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Discussion of Best Ways on Teaching Board Games

2010 July 11
by Michael Schroeder

Properly teaching a board game can either make or break the gaming experience, in my opinion. If you don’t want a dragged out, miserable experience, where nobody is really interested in learning or playing the game, then make sure you are mostly familiar with the rules.

We had this experience around the 4th of July this year when my friend, Jeff, brought a new game purchase out for us all to play. He purchased the game, Pirates Cove, by Days of Wonder. We fumbled through the rules that night while playing and completely missed the boat (no pun intended), on the main mechanics of the game. Overall, it was a confusing experience. Eventually, after a second sessions, we got the rules. Now, I don’t consider myself an expert at teaching board game rules, on the contrary, I think I”m quite bad at it. I often will misread or forget certain rules that can effect the overall game, but I do try and follow these standards…

  1. Know the game before your first play. It’s completely understandable that you won’t have the entire game in your back pocket upon first play. But what I like to do is make sure I read the manual in its entirety before first play. In fact, I’ll read it over again, and again, if necessary, depending on how big the manual is. I must have read the Agricola manual 10 times before first play.
  2. Play the game solo, before first play. Yeah yeah, it sounds like your a real loser doing this, but I think it’s critical, if you expect to teach the game well. It’s great when a game is meant for solo players, like Agricola, Arkham Horror or Runebound, but if the game isn’t playable for one player, just set up a mock two or more player scenario at your game table and just go through a round or two, acting as everyone. It will help you get a better understanding of the flow of the game, better than just reading the manual.
  3. Find tutorials online in video form. For example, I found an awesome video tutorial for Race for the Galaxy, I’m glad I found it. If you can’t find something on YouTube, search reviews or sessions on boardgamegeek.com.
  4. Work backwards. Personally, I find it best to teach the rules backwards so people have the ultimate goal in mind when learning and playing. For example, in Race for the Galaxy, your goal is, to get the most victory points. How do you do that? I start working backwards at this point, showing the victory chips, well, how do you get those? You get those or Victory points, by having these cards out. Oh, how do you get those cards out? By doing this…so on and so forth. Eventually tracing yourself back to the basic setup of the game. The going backwards method actually made me successful at logic proofs, in course 2 math! Same logic applies here. With this in mind, the people you are teaching will have a better grasp on the big picture of the game, making it easier to stomache the rules.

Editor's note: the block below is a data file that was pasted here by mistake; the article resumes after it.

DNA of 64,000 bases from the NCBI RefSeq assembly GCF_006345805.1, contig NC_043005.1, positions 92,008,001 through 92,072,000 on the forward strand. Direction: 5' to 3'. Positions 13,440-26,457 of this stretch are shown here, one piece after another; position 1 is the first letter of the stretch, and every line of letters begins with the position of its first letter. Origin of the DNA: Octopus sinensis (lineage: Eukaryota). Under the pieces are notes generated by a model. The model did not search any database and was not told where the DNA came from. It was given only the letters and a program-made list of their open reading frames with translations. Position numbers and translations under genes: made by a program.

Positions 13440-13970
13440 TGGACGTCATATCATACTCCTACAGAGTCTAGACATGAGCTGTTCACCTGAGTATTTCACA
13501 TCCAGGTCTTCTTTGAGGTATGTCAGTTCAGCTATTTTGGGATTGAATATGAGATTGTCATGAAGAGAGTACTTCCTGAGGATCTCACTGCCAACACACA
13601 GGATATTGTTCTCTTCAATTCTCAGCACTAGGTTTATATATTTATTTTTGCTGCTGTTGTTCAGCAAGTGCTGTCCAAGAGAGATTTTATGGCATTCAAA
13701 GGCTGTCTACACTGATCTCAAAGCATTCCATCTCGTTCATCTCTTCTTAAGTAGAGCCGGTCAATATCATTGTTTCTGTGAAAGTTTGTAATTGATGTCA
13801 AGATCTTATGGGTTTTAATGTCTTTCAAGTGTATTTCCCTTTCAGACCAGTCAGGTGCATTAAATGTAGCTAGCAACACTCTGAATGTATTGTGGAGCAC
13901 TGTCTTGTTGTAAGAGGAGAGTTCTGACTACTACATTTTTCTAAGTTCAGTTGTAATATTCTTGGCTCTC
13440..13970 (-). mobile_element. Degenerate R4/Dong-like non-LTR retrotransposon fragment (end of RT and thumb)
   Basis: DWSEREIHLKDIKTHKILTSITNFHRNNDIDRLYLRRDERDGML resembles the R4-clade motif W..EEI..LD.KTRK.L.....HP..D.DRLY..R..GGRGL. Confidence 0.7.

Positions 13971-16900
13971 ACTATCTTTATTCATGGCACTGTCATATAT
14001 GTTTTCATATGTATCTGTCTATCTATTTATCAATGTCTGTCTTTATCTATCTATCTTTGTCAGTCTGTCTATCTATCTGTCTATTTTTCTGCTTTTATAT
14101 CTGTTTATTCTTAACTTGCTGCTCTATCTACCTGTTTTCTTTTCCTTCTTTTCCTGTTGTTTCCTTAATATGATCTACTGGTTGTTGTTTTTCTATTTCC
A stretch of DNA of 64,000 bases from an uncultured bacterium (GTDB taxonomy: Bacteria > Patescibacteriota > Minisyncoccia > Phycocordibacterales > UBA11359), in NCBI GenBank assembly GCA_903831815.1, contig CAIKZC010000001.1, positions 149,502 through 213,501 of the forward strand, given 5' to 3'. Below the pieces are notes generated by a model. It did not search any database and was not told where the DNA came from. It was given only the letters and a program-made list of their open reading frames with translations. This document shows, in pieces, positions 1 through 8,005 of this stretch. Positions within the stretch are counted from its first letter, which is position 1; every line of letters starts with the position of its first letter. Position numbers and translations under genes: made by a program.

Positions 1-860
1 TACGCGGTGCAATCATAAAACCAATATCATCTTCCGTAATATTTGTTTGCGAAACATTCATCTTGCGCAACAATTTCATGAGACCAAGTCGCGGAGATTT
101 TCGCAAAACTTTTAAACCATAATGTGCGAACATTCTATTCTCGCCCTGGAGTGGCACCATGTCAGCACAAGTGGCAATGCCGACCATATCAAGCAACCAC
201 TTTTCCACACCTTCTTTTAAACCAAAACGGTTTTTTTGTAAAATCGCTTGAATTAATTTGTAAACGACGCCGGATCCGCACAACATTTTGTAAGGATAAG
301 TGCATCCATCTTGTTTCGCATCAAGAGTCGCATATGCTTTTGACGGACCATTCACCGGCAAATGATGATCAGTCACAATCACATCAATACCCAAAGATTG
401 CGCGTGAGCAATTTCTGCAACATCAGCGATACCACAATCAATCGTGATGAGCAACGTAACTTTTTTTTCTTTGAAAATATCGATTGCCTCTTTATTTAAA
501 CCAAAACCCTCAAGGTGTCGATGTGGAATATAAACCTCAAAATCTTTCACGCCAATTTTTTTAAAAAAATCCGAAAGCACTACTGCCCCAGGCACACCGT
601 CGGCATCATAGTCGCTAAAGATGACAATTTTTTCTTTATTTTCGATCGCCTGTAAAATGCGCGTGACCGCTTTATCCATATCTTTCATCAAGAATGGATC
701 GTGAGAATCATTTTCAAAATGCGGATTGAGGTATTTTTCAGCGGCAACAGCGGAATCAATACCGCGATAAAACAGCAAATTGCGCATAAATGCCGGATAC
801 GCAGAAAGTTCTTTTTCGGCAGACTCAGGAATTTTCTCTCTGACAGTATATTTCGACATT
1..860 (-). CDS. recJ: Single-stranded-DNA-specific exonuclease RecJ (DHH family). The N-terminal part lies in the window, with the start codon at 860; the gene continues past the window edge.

So there are my four basic rules, for teaching board game rules.

Impatient Learners – What do you do if you are teaching the rules to people that don’t want to hear the rules and just want to get started and learn that way? My wife is like – learning by example is a great way to learn. I love learning this way, but when I’m the person teaching the game, I want to make sure to get it all out there first. I don’t have a method to satisfy everyone here, but if you have a mix of people that are more impatient. I would recommend making just giving the ultimate goal, and teaching segments by example, or teaching individual facets of the game, by example.

For example, my wife seems to enjoy heroScape, which is awesome. But when I taught it to her, I’d do a “quick bulleted list” teaching – with examples. So I’d say, here’s the skinny, first, place order markers, then I showed her, easy enough. Then we roll – nothing complicated there. second, move, then I’d quickly show her moving examples. Lastly, attack. Then I showed her a couple quick examples of variations of it. That seemed to work. When teaching people that like learning by example, this method seems to work pretty good.

As far as a game like Race for the Galaxy goes though, some games like this are a bit too complex and it just has to click with the person. I failed teaching my wife this game, miserably. Hopefully Dominion goes much smoother.

I’m curious of how my readers teach games and have suggestions? Pass ’em along!

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